Reflections: Digging up the history of the New Forest from gravestone epitaphs
The August Reflections’ article covered the local history that could be found by spending time inside some of our churches. This month we will review the history that can be seen in the churchyards. It is well worth looking at the details on the graves as they not only tell us about the person but sometimes hint at the events surrounding their deaths. Some epitaphs however, are so intriguing that they call out to be researched further.
In St Nicholas Churchyard Brockenhurst, there are a number of well-known graves of great local interest, such as that of Brusher Mills the snake catcher, or the immaculately kept New Zealand, Indian and Commonwealth war graves. If the visitor were to walk off the beaten path they would find, hidden away among the long grass and bracken, the grave of Lt. Colonel Conwyn Mansel-Jones who was awarded the Victoria Cross, the order of St Michael and St George, the Distinguished Service Order, the Legion of Honour and was mentioned six times in despatches.
He was serving as a captain in the West Yorkshire Regiment during the second Boer War. In the battle to capture the Tugela Heights on the 27th of February 1900, the West Yorkshire Regiment were met with stiff resistance and came under heavy shell, machine gun and rifle fire. For a short period of time their advance was checked. Captain Mansel-Jones, although seriously wounded, rallied his men and led them up the hill in the face of the enemy fire and by his example encouraged them to capture the position.
After recovering from his wounds, he remained in the army until 1910 when ill health caused him to retire. He was recalled to the colours in 1914 and served throughout the Firest World War, attaining the rank of lieutenant colonel. His work was recognised with the six mentions in despatches. After the war Colonel Mansel-Jones and his wife Marion moved to the New Forest, living at Weirs End in Brockenhurst.
Colonel Mansel-Jones was involved in many aspects of local life in the New Forest. He worked hard to support the preservation of the New Forest and the way of life of the commoners. He was a committee member of the New Forest Association, and the New Forest Agricultural Show. He also served on the New Forest Advisory Committee. He was a leading supporter of Lymington hospital and organised a number of fundraising events for them. At the time of his death, Colonel Mansel-Jones was chair of the hospital management committee. He was the treasurer of Brockenhurst British Legion and a member of the village bowling club.
On the 6th of June 1942, this newspaper reported that Colonel Conwyn Mansel-Jones VC, at the age of 71 had passed away at Lymington hospital after a short illness. He was buried with full military honours in St Nicholas Churchyard. His wife passed away in 1949 and is buried with him.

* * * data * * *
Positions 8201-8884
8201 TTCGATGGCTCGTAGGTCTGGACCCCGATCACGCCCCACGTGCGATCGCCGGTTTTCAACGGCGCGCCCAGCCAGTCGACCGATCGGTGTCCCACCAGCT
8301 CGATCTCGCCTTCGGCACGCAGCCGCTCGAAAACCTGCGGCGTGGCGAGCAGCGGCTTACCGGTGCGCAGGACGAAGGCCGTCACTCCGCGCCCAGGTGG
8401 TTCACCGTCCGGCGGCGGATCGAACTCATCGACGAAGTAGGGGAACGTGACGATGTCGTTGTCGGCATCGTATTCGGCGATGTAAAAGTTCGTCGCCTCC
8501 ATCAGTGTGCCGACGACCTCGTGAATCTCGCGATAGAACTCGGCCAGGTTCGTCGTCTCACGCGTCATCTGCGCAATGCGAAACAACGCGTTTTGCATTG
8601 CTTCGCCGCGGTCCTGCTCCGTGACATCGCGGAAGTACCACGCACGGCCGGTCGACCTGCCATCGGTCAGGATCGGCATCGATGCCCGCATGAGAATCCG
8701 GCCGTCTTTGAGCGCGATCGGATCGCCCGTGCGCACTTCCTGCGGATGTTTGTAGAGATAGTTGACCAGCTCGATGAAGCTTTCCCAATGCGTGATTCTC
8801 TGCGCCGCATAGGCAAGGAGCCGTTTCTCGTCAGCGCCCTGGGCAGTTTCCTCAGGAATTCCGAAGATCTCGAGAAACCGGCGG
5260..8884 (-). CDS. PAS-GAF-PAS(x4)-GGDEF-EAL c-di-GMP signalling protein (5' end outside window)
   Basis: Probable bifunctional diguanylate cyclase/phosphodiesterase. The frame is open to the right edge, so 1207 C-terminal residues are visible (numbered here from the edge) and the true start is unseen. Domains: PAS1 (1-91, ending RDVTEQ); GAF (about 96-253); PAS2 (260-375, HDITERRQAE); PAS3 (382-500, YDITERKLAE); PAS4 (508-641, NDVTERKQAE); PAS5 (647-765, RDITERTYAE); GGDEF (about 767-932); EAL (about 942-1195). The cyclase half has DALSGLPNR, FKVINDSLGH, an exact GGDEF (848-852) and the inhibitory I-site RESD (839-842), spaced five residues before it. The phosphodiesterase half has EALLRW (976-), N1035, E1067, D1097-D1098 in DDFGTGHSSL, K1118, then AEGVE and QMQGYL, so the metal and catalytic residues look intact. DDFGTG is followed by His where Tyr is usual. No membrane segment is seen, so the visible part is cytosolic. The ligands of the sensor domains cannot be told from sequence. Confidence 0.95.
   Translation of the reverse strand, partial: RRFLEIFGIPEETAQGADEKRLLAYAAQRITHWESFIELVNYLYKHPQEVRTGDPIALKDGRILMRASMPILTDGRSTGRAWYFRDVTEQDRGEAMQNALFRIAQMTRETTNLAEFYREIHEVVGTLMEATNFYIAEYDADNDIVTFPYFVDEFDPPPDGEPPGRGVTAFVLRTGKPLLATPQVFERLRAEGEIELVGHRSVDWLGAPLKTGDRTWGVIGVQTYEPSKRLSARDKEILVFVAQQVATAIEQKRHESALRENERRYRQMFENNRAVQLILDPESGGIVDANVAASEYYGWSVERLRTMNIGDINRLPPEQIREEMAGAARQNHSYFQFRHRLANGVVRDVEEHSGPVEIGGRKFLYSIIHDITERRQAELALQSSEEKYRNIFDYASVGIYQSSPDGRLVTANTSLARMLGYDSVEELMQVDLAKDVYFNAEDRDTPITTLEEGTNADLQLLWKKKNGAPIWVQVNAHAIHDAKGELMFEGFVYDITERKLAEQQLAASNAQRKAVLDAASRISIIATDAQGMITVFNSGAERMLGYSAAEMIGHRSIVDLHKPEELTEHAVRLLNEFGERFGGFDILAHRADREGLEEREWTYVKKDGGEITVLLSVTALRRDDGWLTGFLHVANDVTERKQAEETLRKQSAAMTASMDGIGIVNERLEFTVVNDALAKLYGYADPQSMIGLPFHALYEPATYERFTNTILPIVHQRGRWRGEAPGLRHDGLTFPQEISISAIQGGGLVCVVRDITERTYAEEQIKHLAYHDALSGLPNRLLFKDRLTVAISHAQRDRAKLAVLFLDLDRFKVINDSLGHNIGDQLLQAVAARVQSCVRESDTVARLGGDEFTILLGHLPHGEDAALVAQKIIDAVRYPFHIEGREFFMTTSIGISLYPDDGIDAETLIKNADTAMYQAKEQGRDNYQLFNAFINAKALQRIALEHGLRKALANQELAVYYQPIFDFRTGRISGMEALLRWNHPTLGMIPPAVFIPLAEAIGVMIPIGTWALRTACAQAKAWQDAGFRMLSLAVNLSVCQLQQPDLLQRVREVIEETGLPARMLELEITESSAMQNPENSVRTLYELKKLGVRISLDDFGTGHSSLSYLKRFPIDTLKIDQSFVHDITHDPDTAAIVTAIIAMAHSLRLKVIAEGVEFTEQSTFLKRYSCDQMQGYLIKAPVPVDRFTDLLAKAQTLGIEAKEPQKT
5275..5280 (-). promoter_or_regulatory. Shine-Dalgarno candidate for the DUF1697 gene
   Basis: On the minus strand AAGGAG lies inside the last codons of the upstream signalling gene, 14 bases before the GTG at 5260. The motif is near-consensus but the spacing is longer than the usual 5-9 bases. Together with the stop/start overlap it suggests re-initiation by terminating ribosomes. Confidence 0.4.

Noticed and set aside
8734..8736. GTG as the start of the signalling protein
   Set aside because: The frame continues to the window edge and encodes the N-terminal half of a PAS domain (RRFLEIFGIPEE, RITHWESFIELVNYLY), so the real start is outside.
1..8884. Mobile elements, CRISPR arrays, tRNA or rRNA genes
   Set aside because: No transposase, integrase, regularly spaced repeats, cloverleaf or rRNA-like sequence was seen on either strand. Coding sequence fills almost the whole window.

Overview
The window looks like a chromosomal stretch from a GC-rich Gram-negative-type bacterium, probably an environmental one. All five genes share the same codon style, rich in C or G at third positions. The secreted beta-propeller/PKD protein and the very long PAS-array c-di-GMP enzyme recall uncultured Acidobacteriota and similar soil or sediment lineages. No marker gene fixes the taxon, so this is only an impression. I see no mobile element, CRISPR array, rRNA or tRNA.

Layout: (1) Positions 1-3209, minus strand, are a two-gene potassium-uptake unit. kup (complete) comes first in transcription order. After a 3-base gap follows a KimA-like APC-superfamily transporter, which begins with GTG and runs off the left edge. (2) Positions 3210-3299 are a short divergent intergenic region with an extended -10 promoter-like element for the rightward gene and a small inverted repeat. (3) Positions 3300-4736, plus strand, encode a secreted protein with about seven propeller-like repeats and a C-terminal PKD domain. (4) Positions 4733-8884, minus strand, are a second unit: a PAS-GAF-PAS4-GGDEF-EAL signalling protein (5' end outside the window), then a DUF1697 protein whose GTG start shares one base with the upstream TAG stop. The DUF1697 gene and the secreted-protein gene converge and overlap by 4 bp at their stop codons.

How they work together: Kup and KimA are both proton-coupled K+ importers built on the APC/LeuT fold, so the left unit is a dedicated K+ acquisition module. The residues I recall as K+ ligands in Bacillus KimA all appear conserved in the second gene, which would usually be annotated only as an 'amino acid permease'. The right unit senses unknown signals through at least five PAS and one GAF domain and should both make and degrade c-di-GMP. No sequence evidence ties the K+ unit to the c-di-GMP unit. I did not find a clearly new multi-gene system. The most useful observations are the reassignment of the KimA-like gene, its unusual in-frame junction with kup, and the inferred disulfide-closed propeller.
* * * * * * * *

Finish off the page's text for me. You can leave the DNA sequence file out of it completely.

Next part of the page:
The Fisher family of Brockenhurst
I am indebted to Professor Adrian Smith of Southampton University for bringing to my attention the grave of the Fisher family of Whitley Ridge, Brockenhurst. The patriarch, Herbert William Fisher, was an academic and historian. He had been a tutor to the future King Edward VII and was later his private secretary and Keeper of the Privy Seal. Fisher died at the age of 77 and was buried in St Nicholas Churchyard in 1903.
Herbert had married Mary Louise Jackson in 1862, and they went on to have 11 children, many of whom made significant contributions to British life. Herbert Albert Laurens Fisher became a historian and a Liberal politician and was president of the board of education during the First World War. Two sons served in the Royal Navy and fought at the battle of Jutland in 1916. Charles Dennis Fisher was killed on board HMS Invincible, while his brother William Wordsworth Fisher commanded a battleship in that action and later became an admiral.
Another son, Edmund Fisher gave up a successful career as an architect to serve during the First World War. He was initially rejected by the military as he was aged 45 in 1914. He volunteered to work in a French army hospital before being commissioned into the Royal Field Artillery in 1917. Sadly, he died of peritonitis in 1918 and is buried in the family grave at Brockenhurst.
Edmund’s son, Herbert Douglas Fisher, was born in 1910. He went on to work in the pottery industry as a manager in the early 1930s. Witnessing the struggles of the working class at first hand radicalised Edmund, and his political leanings became increasingly left wing. He later became a member of the communist party. His political views and his support for the workers proved too much for his employers and, during his career, he was sacked from two pottery companies. In November 1937 Edmund left England and went to Spain to fight in the Republican International Brigade against Franco’s fascist forces. He went missing in action in March 1938, and his body was not recovered. He is commemorated on the family memorial in St Nicholas Churchyard.
All Saints Churchyard, Minstead
Some epitaphs on headstones leave the visitor wanting more. One example can be seen in All Saints Church at Minstead. Located on the left of the pathway leading to the church is a large gravestone on which is inscribed ‘To the Memory of Thomas White who died 31st Oct. 1842 aged 81 years. A faithful friend. A Father dear, A Husband lies buried here. In love he lived. In love he died. His life was craved, but God denied.’